Results of the three transect types from four reefs around Lizard Island. A. represents Mermaid Cove and B. South-Palfrey, two Acropora-dominated reefs. C. represents Clam Gardens and D. Trawler Beach, two Porites-dominated reefs. The left hand portion of the graphs shows the algae recorded using the three methods (light grey  =  epilithic algal matrix, dark grey  =  crustose coralline algae). The right hand portion of the graphs shows the results for corals (mid-grey  =  massive and encrusting colonies, black  =  canopy-forming species). Notice the consistent decreases in canopy forming corals and subsequent algal increases (especially EAMs) with the benthic point intercept transect.


Figure S2.

Conceptual model demonstrating the effect of canopy removal on a Porites-dominated reef. Start points are based on planar transect data. Canopy cover is reduced 10% each generation. End points are based on benthic transect data (with no remaining canopy). The ‘loss’ of canopy cover (difference between planar transects and benthic transects) was almost identical to the apparent increase in benthic algae (6.58% loss vs. 7.23% increase respectively).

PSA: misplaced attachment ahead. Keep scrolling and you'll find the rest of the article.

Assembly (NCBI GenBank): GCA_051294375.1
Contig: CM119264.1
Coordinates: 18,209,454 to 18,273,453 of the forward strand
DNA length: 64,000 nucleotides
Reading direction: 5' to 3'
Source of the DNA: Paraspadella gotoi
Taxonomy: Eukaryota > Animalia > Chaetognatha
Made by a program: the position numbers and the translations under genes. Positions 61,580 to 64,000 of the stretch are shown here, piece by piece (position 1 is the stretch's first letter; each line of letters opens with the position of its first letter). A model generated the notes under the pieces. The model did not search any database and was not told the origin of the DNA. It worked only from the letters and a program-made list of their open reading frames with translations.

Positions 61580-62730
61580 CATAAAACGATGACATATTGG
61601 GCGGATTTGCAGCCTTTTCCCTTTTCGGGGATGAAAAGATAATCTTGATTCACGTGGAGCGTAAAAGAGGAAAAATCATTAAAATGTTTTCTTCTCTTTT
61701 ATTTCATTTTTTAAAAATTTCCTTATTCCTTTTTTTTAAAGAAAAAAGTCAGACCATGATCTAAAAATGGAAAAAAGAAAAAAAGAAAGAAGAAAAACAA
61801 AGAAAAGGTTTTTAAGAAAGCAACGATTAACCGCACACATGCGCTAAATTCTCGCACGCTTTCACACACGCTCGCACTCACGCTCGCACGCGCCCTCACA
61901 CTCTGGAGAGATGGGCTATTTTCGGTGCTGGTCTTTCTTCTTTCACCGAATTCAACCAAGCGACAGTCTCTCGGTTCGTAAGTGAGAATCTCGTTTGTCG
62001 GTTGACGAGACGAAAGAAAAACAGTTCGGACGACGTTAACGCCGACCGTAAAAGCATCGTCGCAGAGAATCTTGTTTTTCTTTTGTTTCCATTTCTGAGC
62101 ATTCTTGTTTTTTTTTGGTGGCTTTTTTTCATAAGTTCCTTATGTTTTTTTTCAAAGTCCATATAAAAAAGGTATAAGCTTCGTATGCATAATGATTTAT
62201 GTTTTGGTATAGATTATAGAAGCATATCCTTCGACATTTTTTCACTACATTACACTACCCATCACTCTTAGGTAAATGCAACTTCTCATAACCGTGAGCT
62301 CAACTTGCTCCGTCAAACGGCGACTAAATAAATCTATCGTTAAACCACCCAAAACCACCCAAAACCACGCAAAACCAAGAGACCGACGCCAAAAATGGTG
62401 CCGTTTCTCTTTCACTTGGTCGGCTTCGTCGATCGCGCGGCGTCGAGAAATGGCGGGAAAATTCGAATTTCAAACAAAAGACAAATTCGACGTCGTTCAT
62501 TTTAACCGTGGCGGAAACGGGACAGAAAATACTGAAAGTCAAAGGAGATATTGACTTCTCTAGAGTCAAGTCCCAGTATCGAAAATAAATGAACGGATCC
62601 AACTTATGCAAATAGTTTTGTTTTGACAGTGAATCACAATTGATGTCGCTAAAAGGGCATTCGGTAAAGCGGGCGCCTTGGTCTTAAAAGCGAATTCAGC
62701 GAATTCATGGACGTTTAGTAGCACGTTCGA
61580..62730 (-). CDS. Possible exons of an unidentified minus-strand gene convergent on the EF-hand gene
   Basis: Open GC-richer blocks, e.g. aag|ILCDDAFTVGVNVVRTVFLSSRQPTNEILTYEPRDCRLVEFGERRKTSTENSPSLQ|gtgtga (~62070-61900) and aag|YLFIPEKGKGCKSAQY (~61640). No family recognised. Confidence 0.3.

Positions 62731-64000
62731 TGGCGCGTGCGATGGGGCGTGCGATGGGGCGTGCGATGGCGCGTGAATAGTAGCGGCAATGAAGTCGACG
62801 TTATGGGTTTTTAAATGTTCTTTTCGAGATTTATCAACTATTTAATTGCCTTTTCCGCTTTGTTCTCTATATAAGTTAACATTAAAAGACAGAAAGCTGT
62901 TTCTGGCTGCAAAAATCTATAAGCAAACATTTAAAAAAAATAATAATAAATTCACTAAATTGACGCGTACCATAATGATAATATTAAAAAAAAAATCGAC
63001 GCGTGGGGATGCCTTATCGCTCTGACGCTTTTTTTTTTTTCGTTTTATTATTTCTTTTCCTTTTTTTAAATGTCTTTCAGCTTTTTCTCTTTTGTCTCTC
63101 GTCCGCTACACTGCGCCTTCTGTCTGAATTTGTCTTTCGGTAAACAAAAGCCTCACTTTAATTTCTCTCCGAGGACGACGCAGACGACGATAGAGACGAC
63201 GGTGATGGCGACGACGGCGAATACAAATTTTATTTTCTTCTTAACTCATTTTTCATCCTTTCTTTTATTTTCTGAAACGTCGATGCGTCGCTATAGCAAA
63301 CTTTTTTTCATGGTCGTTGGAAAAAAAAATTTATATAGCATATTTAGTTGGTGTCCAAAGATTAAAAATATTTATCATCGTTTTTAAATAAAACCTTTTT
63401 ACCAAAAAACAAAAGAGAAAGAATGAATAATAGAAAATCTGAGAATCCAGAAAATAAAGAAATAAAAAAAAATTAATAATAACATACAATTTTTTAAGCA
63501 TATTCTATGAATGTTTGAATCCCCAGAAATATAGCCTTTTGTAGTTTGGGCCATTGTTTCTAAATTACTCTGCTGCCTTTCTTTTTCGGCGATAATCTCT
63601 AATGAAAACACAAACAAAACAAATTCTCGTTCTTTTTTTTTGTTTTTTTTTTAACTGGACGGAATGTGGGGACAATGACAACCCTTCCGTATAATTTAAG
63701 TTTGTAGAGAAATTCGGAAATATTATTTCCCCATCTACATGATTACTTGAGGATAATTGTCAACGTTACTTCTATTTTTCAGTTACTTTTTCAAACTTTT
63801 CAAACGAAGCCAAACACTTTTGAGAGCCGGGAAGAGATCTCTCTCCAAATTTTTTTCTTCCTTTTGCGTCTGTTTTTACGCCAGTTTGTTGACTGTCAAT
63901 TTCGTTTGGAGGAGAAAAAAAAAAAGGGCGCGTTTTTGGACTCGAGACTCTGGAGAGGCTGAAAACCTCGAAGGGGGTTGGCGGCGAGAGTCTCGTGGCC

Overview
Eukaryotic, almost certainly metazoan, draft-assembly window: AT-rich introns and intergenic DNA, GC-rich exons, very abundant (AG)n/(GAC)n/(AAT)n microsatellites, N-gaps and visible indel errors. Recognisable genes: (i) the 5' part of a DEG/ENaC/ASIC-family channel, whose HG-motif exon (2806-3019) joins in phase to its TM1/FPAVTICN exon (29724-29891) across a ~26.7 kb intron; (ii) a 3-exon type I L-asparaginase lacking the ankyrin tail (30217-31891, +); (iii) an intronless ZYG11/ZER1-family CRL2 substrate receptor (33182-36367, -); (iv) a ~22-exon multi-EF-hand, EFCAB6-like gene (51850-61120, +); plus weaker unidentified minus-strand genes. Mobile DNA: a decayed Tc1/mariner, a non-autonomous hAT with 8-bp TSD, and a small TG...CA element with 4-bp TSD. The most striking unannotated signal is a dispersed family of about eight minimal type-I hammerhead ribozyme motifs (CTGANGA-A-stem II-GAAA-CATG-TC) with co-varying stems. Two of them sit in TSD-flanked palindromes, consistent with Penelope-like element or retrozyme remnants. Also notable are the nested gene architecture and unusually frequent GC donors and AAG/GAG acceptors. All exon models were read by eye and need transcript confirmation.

Thanks to R. Brooker, P. Cowman, J. Kerry and the staff of Lizard Island Research Station for field assistance; J. Bascompte, A. Hoey and M. Vickers and two anonymous reviewers for helpful comments.

Author Contributions

Conceived and designed the experiments: CHRG DRB. Performed the experiments: CHRG. Analyzed the data: CHRG DRB. Contributed reagents/materials/analysis tools: DRB. Wrote the paper: CHRG DRB.